Joined: Jan. 2006
|Is this not science? Why has this been discredited?|
Two separate questions here. Can humans, sufficiently organized and of common mind, breed themselves for certain traits considered desirable, or alternatively breed themselves to minimize traits not wanted? Well, yes, I suppose we could if we tried.
Presumably, we could also genetically engineer ourselves (assuming we have the techniques and knowledge) for similar purposes. The first approach is mostly passive, the second is active, but the goals are the same.
Would it "work"? I suppose it would, again presuming near-universal agreement about the goals and methods.
There are societies (China and India come to mind) where sexual selection of embryos have led to imbalences in sexual distribution (too many men), which in turn are causing social accomodations not anticipated beforehand. I imagine if we had much finer discrimination of embryo characteristics (i.e, skin color, sexual orientation, etc.) we could selectively make matters much worse than they are.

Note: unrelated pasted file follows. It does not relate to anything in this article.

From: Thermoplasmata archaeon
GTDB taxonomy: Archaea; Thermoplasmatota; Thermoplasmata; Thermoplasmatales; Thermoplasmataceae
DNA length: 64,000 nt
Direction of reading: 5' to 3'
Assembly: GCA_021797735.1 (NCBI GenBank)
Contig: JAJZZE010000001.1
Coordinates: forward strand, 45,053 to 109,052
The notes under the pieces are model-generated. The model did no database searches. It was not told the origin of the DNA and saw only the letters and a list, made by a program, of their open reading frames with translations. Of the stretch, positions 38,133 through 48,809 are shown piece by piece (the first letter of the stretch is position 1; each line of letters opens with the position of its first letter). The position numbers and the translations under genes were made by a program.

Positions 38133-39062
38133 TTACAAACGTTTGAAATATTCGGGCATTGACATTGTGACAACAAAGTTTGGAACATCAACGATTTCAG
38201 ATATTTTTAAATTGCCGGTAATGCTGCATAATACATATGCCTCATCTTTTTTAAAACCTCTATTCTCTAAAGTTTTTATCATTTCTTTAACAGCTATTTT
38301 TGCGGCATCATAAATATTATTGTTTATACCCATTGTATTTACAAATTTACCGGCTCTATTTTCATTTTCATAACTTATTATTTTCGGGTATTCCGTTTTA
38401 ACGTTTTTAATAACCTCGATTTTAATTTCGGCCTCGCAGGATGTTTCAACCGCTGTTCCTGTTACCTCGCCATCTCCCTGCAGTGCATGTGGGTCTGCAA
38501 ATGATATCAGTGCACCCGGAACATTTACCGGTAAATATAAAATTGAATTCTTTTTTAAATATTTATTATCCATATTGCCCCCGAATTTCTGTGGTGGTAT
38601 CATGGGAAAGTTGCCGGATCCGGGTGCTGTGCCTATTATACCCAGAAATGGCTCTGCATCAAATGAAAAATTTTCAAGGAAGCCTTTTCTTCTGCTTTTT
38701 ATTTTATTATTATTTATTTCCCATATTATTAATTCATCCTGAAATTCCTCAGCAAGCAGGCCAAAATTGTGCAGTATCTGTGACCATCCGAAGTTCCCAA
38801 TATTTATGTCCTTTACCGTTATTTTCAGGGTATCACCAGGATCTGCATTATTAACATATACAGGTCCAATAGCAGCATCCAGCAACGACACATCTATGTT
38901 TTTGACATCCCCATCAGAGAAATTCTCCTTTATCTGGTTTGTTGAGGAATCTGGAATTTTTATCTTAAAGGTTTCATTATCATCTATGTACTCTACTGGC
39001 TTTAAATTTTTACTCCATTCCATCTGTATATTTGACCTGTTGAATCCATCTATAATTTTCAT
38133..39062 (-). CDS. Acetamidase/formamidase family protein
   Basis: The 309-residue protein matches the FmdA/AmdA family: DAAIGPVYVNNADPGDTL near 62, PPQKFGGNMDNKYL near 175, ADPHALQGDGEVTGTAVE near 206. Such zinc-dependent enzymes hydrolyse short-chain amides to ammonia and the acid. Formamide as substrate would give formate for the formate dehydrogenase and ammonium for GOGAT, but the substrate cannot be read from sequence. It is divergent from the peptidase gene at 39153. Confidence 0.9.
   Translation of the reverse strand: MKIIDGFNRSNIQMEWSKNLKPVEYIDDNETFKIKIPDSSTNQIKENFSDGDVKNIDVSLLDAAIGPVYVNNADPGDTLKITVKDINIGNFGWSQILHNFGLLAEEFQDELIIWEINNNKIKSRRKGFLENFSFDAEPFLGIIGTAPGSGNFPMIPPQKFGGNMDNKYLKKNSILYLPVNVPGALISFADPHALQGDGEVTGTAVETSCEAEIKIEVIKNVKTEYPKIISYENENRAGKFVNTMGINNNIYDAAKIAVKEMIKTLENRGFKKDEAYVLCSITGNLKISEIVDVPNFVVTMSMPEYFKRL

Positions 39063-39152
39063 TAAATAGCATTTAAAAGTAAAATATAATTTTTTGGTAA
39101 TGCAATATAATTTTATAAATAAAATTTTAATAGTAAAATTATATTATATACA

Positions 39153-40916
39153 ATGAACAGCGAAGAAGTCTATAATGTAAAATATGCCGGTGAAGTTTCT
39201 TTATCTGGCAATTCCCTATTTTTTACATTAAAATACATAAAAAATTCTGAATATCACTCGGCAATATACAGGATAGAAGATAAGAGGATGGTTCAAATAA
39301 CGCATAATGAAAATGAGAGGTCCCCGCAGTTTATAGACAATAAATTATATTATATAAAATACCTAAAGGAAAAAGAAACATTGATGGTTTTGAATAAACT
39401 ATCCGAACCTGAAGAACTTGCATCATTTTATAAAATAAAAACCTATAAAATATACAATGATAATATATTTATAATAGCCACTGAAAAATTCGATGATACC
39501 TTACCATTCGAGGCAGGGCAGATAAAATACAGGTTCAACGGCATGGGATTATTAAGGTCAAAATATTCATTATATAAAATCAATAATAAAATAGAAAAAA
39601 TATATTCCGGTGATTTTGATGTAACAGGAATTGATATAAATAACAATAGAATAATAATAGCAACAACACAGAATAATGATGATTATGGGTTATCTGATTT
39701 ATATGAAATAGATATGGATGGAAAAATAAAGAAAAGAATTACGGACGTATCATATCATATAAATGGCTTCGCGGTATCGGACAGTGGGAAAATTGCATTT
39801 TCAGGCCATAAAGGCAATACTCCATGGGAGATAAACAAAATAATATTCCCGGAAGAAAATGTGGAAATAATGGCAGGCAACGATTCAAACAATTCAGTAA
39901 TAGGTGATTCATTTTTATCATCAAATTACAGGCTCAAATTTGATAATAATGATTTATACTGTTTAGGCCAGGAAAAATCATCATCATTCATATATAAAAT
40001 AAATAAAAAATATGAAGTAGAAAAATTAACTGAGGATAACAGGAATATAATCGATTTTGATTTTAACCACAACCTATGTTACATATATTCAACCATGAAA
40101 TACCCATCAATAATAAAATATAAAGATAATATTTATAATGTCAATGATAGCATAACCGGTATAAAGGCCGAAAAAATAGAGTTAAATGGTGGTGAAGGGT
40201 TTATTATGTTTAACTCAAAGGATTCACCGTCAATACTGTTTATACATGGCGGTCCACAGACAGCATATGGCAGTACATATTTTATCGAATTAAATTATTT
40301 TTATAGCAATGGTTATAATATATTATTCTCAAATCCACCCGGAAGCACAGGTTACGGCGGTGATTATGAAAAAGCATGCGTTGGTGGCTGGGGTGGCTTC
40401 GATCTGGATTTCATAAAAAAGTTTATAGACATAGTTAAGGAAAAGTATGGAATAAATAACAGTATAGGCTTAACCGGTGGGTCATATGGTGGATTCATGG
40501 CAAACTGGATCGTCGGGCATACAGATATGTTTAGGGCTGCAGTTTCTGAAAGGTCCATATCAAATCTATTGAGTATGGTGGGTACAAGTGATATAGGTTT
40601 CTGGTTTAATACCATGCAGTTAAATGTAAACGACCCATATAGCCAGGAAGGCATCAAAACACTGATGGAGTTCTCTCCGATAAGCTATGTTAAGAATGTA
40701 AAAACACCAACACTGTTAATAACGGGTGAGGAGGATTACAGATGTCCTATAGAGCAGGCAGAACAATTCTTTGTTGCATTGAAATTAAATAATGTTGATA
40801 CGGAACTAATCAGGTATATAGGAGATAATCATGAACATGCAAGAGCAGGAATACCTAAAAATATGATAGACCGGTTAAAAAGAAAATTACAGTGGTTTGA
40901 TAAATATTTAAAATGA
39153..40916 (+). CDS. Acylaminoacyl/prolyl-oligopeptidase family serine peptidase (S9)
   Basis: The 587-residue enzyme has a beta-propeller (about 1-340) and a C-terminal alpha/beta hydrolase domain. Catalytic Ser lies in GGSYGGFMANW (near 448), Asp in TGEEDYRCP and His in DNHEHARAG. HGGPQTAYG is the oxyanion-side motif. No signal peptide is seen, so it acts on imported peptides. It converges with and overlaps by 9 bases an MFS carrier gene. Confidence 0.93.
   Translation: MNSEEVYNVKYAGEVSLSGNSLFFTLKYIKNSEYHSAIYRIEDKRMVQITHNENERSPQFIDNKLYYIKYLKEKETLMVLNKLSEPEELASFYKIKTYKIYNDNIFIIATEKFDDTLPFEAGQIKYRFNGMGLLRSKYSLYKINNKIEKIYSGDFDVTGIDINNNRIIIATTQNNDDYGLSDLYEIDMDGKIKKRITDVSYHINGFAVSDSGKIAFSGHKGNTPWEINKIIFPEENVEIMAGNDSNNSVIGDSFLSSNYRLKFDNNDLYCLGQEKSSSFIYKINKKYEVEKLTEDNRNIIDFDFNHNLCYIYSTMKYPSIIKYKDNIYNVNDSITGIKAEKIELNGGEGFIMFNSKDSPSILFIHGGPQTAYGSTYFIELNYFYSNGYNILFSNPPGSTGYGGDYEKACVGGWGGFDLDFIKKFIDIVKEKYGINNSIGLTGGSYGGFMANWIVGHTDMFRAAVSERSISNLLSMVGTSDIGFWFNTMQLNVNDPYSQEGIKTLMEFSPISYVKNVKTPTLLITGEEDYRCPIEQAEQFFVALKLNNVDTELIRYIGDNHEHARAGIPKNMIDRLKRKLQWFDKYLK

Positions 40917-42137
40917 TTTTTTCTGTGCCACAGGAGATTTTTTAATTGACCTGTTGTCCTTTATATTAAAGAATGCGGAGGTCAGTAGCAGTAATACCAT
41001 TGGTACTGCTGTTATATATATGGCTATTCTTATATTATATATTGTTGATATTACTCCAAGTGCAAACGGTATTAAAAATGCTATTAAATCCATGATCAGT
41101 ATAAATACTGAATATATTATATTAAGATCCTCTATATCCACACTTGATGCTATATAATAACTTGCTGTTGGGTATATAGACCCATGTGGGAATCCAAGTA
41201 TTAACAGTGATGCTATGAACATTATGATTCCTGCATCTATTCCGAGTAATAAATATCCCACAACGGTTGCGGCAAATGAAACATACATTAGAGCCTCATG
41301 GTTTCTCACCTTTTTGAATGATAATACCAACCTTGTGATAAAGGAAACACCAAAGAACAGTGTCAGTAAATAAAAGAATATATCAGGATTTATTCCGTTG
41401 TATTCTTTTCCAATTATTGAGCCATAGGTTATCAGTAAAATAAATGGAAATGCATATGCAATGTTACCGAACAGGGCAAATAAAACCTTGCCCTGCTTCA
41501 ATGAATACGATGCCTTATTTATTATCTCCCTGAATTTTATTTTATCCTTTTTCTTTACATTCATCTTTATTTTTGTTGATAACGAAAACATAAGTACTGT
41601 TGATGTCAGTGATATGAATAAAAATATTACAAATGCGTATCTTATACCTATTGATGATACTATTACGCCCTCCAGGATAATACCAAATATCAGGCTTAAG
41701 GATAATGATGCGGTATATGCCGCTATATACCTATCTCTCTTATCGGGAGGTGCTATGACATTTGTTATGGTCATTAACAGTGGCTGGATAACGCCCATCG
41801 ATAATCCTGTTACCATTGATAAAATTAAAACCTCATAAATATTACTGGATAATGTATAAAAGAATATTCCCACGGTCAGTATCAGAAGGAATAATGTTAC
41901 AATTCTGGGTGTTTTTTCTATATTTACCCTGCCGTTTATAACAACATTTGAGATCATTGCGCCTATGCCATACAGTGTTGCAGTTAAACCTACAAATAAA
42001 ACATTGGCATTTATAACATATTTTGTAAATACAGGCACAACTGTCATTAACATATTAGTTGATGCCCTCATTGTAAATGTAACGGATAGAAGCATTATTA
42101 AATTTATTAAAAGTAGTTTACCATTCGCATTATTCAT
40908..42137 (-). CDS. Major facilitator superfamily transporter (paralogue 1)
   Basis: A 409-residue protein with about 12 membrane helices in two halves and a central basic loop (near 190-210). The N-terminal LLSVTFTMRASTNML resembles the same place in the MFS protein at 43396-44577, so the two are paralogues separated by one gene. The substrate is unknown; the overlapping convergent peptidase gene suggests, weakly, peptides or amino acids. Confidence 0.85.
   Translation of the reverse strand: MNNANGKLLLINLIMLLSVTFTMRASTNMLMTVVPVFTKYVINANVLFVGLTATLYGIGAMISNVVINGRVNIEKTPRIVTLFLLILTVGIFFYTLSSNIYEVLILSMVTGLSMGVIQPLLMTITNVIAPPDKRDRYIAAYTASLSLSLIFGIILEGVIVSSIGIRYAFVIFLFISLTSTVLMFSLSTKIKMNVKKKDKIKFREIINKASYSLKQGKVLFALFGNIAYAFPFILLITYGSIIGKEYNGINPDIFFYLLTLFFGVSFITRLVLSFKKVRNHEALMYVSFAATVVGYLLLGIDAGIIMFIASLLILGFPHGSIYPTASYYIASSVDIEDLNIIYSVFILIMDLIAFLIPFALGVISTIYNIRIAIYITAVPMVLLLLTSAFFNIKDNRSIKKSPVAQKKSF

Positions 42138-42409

The basic question has been posed long since: Would a Congress of gorillas, given this capability, have chosen humans? Would they have abandoned greater strength, superior ability to live in the jungle, better protection against the elements, etc.? Given universal agreement and determination, humans could breed for desired characteristics (within some limitations, since breeding doesn't seem to affect some characteristics). Would the result be *better* people? I certainly wouldn't want to pass that judgment.